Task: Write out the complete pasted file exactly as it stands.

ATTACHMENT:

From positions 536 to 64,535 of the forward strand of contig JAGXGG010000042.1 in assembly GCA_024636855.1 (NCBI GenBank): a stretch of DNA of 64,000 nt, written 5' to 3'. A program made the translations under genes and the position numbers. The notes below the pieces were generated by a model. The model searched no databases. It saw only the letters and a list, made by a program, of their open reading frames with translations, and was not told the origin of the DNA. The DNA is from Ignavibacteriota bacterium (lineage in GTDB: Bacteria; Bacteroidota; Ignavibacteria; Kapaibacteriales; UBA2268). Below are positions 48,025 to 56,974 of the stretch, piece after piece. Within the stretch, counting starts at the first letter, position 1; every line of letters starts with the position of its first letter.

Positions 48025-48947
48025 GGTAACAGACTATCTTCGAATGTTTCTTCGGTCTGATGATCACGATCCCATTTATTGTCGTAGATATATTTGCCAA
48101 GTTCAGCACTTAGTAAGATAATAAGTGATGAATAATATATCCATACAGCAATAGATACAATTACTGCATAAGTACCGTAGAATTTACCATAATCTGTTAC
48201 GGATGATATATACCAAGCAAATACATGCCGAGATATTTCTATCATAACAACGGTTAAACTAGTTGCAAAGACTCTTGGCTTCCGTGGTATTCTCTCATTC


From positions 536 to 64,535 of the forward strand of contig JAGXGG010000042.1 in assembly GCA_024636855.1 (NCBI GenBank): a stretch of DNA of 64,000 nt, written 5' to 3'. A program made the translations under genes and the position numbers. The notes below the pieces were generated by a model. The model searched no databases. It saw only the letters and a list, made by a program, of their open reading frames with translations, and was not told the origin of the DNA. The DNA is from Ignavibacteriota bacterium (lineage in GTDB: Bacteria; Bacteroidota; Ignavibacteria; Kapaibacteriales; UBA2268). Below are positions 48,025 to 56,974 of the stretch, piece after piece. Within the stretch, counting starts at the first letter, position 1; every line of letters starts with the position of its first letter.

Positions 48025-48947
48025 GGTAACAGACTATCTTCGAATGTTTCTTCGGTCTGATGATCACGATCCCATTTATTGTCGTAGATATATTTGCCAA
48101 GTTCAGCACTTAGTAAGATAATAAGTGATGAATAATATATCCATACAGCAATAGATACAATTACTGCATAAGTACCGTAGAATTTACCATAATCTGTTAC
48201 GGATGATATATACCAAGCAAATACATGCCGAGATATTTCTATCATAACAACGGTTAAACTAGTTGCAAAGACTCTTGGCTTCCGTGGTATTCTCTCATTC